WASHINGTON — The Army National Guard has seen three UH-60 L-model Black Hawk utility helicopter crashes on U.S. soil in just over a year. Two of those happened within the first five weeks of 2021. But despite the pattern of incidents involving Guard Black Hawks, the Army’s aviation director in charge of operations, plans and training told Defense News in a recent interview that he did not believe there was a systemic problem across the fleet.
In December 2019, a UH-60 crashed in Minnesota, killing three guardsmen. A report from the U.S. Army Combat Readiness Center at Fort Rucker found one of the helicopter’s engines failed during a maximum power check while the other engine was idling, which caused a dual-engine failure.
Outside of National Guard incidents, in two members of the 160th Special Operations Aviation Regiment were killed in August 2020 in the special operations variant of a Black Hawk (MH-60) when conducting a training mission off California coast.
“I don’t think that these three [National Guard] crashes point to a systemic issue with the UH-60 and its operations and training,” Brig. Gen. Michael “Mac” McCurry, the Army’s G-3/5/7 aviation director, told Defense News.
The Army is waiting on the final reports from the investigations into the two crashes this year.
“Anytime we have the loss of a soldier, we’re concerned,” McCurry said, “and through the Combat Readiness Center, we complete those investigations and get findings and recommendations and then deal with those findings and recommendations at the unit level, the command level and the Army level, where I’m sitting.”
The Army does not have any trending data specifically that would illuminate any issues related to a systemic training, maintenance or materiel problem with the Black Hawk, according to McCurry.
“I think that allowing the investigation to complete is probably the best for the details on that, but as the investigations happen on these things, if there’d been any indication of some sort of materiel problem, then that’s immediately transmitted” across Army aviation leadership and to Army Aviation and Missile Command, the airworthiness authority, McCurry said. “We would have taken some action.”
As a result of such incidents like the Minnesota National Guard crash in 2019, the Army has taken a hard look at emergency procedures and how the service has taught them to students for years in order to make improvements.
From fiscal 2018 to today, human error has accounted for 86 percent of Army aviation Class A mishaps — which are accidents that result in loss of life or major injuries or millions of dollars in damage. The other 14 percent were caused by materiel failure, according to the Combat Readiness Center.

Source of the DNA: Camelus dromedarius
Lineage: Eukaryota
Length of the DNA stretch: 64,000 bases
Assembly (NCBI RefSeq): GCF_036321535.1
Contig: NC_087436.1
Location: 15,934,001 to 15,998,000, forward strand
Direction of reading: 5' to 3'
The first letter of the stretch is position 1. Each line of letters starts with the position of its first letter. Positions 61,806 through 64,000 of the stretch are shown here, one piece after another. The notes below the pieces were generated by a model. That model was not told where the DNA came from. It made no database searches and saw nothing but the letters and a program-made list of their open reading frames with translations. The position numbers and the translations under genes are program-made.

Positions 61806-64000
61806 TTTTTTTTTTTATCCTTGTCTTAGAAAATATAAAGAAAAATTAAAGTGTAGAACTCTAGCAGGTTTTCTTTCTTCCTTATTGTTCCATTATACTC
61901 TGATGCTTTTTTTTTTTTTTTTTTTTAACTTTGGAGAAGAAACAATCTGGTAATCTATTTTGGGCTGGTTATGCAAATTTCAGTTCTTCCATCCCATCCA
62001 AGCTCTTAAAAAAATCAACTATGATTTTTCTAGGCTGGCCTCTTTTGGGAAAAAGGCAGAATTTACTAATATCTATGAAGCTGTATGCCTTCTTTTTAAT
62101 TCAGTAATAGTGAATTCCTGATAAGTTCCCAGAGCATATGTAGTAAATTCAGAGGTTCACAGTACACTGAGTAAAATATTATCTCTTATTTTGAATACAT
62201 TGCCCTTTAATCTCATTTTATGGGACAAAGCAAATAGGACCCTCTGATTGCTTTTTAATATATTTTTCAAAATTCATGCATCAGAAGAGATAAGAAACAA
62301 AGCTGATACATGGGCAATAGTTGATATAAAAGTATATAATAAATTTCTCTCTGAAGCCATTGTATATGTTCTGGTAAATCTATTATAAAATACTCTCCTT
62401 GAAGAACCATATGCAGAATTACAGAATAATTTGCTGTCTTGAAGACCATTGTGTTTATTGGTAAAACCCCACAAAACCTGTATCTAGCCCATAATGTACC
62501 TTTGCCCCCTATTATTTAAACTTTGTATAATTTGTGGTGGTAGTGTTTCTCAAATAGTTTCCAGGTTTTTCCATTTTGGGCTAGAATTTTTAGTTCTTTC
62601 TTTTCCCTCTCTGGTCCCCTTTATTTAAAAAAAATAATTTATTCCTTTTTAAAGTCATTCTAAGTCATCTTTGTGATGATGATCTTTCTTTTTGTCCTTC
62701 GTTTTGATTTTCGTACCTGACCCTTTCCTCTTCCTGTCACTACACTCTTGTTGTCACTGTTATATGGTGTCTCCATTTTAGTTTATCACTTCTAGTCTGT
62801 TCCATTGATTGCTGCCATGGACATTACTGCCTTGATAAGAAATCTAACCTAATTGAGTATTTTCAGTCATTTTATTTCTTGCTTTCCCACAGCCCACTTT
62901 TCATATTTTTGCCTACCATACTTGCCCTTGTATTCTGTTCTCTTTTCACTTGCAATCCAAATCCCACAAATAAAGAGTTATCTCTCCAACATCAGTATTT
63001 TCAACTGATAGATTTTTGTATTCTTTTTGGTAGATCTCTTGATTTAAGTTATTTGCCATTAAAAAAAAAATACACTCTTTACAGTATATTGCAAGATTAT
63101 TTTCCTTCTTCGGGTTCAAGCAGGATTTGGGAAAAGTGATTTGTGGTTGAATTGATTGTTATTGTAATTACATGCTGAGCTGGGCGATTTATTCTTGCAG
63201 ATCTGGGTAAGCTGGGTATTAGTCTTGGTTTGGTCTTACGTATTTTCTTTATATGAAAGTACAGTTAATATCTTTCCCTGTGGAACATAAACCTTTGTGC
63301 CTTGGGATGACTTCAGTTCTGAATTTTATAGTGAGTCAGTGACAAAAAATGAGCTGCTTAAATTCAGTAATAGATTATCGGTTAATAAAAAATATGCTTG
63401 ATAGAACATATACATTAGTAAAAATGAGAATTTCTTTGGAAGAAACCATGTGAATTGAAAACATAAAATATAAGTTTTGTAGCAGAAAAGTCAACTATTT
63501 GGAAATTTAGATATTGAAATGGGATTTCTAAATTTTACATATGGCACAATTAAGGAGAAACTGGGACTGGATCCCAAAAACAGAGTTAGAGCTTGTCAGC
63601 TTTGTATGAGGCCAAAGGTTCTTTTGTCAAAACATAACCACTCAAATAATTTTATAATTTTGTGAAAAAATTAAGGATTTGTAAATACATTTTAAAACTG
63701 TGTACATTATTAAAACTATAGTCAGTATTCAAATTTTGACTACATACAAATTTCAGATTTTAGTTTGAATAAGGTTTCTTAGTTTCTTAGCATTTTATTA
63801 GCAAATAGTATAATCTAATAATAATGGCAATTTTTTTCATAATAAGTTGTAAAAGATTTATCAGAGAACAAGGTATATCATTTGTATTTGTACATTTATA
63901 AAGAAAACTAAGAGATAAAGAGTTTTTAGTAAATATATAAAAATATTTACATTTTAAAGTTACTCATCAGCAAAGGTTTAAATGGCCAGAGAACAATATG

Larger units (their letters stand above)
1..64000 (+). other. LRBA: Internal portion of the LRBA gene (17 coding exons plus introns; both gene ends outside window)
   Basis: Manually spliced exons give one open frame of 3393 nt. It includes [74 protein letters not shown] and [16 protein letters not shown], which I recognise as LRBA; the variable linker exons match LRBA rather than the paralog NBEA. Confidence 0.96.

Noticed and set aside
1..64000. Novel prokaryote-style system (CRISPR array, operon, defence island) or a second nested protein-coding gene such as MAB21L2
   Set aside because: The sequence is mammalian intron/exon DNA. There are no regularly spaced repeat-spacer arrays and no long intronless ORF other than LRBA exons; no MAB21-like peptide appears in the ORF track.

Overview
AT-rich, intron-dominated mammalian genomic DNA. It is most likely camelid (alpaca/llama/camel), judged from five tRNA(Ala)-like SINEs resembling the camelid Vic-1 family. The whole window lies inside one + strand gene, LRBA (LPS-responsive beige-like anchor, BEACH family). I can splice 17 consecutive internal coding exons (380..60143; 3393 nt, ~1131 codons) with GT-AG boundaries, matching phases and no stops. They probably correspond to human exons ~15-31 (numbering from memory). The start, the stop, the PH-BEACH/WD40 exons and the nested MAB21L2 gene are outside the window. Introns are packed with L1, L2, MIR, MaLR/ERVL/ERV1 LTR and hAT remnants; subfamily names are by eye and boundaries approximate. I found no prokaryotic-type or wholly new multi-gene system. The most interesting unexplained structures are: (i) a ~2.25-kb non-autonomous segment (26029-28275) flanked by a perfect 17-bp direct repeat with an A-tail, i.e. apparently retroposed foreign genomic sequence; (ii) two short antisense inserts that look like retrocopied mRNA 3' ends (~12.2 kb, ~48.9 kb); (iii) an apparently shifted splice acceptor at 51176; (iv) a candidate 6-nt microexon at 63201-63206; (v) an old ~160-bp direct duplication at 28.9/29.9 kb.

“While the specific causal factors categorized as human failure within each mishap are diverse, a majority can be broadly sub-categorized as due to either a lack of continuous risk management, distraction from the mission/rushing to perform tasks or failure in crew coordination, particularly during the execution of emergency procedures,” the CRC wrote in a statement provided to Defense News.
In the case of the Minnesota crash, it was found that the maintenance test pilot failed to respond to a critical situation during a routine maintenance test flight, and the pilot at the controls failed to execute an autorotation to the ground.
Recognizing that over 80 percent of Army aviation mishaps are due to human error, paired with the fact that flying future helicopters at lower altitudes will be even more challenging, the U.S. Army Aviation Center of Excellence has begun implementing the new Emergency Response Methodology, Maj. Gen. Dave Francis, the center’s commander, told Defense News in a statement.
“This methodology reduces reliance on pilot memorized emergency procedures (60% less memorization) and focuses on flying the aircraft, crew coordination and the correct diagnosis and response to emergencies,” he said. “Our modernized aircraft and focused training, live and in simulation, for critical emergencies will result in fewer preventable mishaps.”
The Army plans on all aviation units implementing this new methodology no later than May 2021, Francis added.
The methodology focuses on aircrews taking “a holistic approach” to maintain focus on flying the aircraft and “not necessarily overreacting immediately to the steps of an emergency procedure, but looking at it in the context of the flight,” McCurry said.
This updated procedure, McCurry said, is likely “the biggest change that’s been implemented in Army aviation and how we train in recent years.”
The Minnesota crash also showed a hydromechanical unit was incorrectly installed and inspection of the unit’s installation did not follow published installation procedure.
In this type of situation, McCurry said, the Army looks at how technical inspection is done across the active force, the Reserves and the National Guard, ensuring everyone is up to speed on common maintenance standards and procedures.
In the reserve components, McCurry said, “we tend to be more reliant upon some full-time technicians as maintainers and because they’re more spread out, not consolidated all in one location. It’s important that we have the right levels of training, the right level of talent and the technical inspectors there. We tend to go back and look at reinforcing technical inspection procedures, observing the maintenance and checking the settings and things that actual procedure is set to.”
But he added, “we haven’t seen a trend that there’s a lot of this going on.”
While the Army has seen an uptick overall in National Guard Black Hawk crashes in recent months, the service is “coming off the safest five-year period in the history of Army aviation,” McCurry said.
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